Just across the River from Mile Cross and within spitting distance of the Dolphin footpath is another well-trodden path to help get us “Miley’s” over the Wensum and into the City. Locally known as the the ‘Dragon Bridge’ for reasons I don’t really like or understand, this crossing – in my head at least – is still the site of a Bridge I never actually witnessed, the Norwich City A-Frame:
The bridge was demolished in the 1970’s by Norfolk County Council in a rather short-sighted move to combat the problem of people crossing it to set up illegal camps near the back of Barker Street; the official line being that it was ‘suffering with severe metal fatigue’, but surely if one of the trio of the bridges, carrying the same amount of rail traffic, was suffering with fatigue so badly, surely the other two (almost identical) bridges would also be suffering. Seeing as the other two are still going strong, that obviously wasn’t the case. You may be strangely familiar with this bridge, especially if you are a regular user of the Marriott’s Way and that is because it was one of a rather unique trio of bridges built to get the Trains leaving Norwich City across the Wensum as it zig-zags it’s way out of Norwich towards Drayton and beyond. These beautiful Victorian bridges were most-likely made by the local firm ‘Barnard, Bishop and Barnard’ and were constructed by the Railway contractor known as ‘Wilkinson and Jarvis’. Their task was to lay the Railway infrastructure for the Railway as it made its way South from Melton Constable and into the Northern part of Norwich City back in the 1880’s for the Lynn and Fakenham Railway (latterly the M&GN). Thankfully, the other two A-Frame bridges remain; one at Hellesdon near to Hellesdon Road and the other commanding a lofty position over the Wensum at Drayton. The one at Hellesdon recently received about £100,000 worth of restoration work, making the Council’s decision to hastily remove the one at City look even more short-sighted.
And the A-Frame bridge over the Wensum at Drayton (train added by me):
After the A-Frame bridge was removed at Dolphin, you could still get down the old railway line into ‘City’ (long before it was officially the Marriott’s Way) by crossing the Dolphin Footbridge, turning left and following the short section of tow-path North along the river. I have some vague memories of my mum taking me to the footings of the since-removed bridge and telling me about it on one of our wanders into the City to meet Dad (who, at the time ran the Rediffusion Shop on Castle Street). The picture below, taken at some point in the 1980’s, shows the footings of the old A-Frame bridge and no other means of getting across the Wensum here. Dolphin Footbridge can be seen on both the left (going over the River) and the right (going over the lifted Railway Track):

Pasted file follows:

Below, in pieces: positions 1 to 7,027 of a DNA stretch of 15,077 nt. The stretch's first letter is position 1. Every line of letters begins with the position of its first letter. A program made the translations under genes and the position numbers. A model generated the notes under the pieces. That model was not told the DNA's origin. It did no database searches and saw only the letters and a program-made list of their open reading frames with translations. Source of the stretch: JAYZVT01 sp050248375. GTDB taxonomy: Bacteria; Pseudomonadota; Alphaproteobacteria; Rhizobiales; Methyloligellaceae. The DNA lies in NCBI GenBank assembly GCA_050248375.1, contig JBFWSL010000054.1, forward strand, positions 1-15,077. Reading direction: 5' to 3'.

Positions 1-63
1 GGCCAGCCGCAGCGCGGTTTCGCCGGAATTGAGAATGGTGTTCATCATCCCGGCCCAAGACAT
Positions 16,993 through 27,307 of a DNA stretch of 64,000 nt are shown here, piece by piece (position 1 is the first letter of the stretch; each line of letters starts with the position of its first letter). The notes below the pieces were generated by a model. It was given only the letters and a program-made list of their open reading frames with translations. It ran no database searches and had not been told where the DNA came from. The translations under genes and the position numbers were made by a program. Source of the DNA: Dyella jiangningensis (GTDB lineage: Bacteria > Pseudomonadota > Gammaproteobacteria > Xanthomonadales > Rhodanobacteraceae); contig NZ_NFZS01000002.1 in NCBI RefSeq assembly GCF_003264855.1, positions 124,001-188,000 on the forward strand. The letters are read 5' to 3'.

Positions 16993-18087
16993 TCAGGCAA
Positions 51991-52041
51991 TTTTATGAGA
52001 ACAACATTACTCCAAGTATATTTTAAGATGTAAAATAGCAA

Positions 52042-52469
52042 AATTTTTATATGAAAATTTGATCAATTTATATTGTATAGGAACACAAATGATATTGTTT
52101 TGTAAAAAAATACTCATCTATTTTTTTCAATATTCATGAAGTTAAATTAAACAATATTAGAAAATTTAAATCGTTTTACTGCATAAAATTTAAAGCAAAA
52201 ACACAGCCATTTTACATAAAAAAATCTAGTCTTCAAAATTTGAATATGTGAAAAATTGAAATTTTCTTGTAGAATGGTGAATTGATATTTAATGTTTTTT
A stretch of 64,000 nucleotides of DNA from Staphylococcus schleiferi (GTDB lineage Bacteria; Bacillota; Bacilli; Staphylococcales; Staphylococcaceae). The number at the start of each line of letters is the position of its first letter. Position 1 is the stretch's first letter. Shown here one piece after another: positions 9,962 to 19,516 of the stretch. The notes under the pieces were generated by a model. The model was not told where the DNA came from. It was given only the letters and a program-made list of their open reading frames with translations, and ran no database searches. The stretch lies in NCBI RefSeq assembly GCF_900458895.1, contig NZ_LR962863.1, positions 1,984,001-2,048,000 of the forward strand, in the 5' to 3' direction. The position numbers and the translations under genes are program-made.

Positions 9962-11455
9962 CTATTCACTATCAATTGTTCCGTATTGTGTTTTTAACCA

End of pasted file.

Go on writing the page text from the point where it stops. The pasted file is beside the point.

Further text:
And this image shows the footings and part of the raised footpath as it sloped down towards Drayton Road. The new Aldi now sits behind the line of trees to the right:
In 1986 the Council decided to open the Railway path up as a footpath (The Marriott’s Way) and installed a new, wooden bridge to help get people over the Wensum and I remember regularly cycling over it to go fishing opposite the Shoe factory in what is known these days as Train Wood:
This bridge didn’t stay here for too long, mainly because it wasn’t wide enough but also because being made of wood it was often the target of every wannabe arsonist going. It had to be replaced in 2002 by the Les Bicknell bridge we see today before it was burnt to a crisp. The last time I spotted the wooden bridge it was dumped in a corner of the old Harford Cattle Market and was probably chopped up when the large B&Q went in some years later.
Interestingly, Les Bicknall’s ‘Dragon’ bridge’ has comments taken from some of the last people to use that wooden bridge inscribed into the steps leading down to the River:
This site leads me nicely on to the point of the story in the first place: The ‘Wensum Dipper’ or the ‘Wensum Duck’.
On a cold and misty November morning back in 1946 a goods train was leaving Norwich City Goods yard and headed for Melton Constable. A mistake in the yard had meant that a set of points had not being returned to their original position and because of this the train was actually heading down a short siding. The siding ran alongside the mainline for a few hundred yards towards a set of buffers situated just next to the A-Frame bridge and close to the bank of the River Wensum. You can make them out in the 3rd picture featured above with some wagons backed up against them. Because of the drab and dreary conditions that morning, the Loco crew didn’t realise until it was too late that their train was headed for disaster.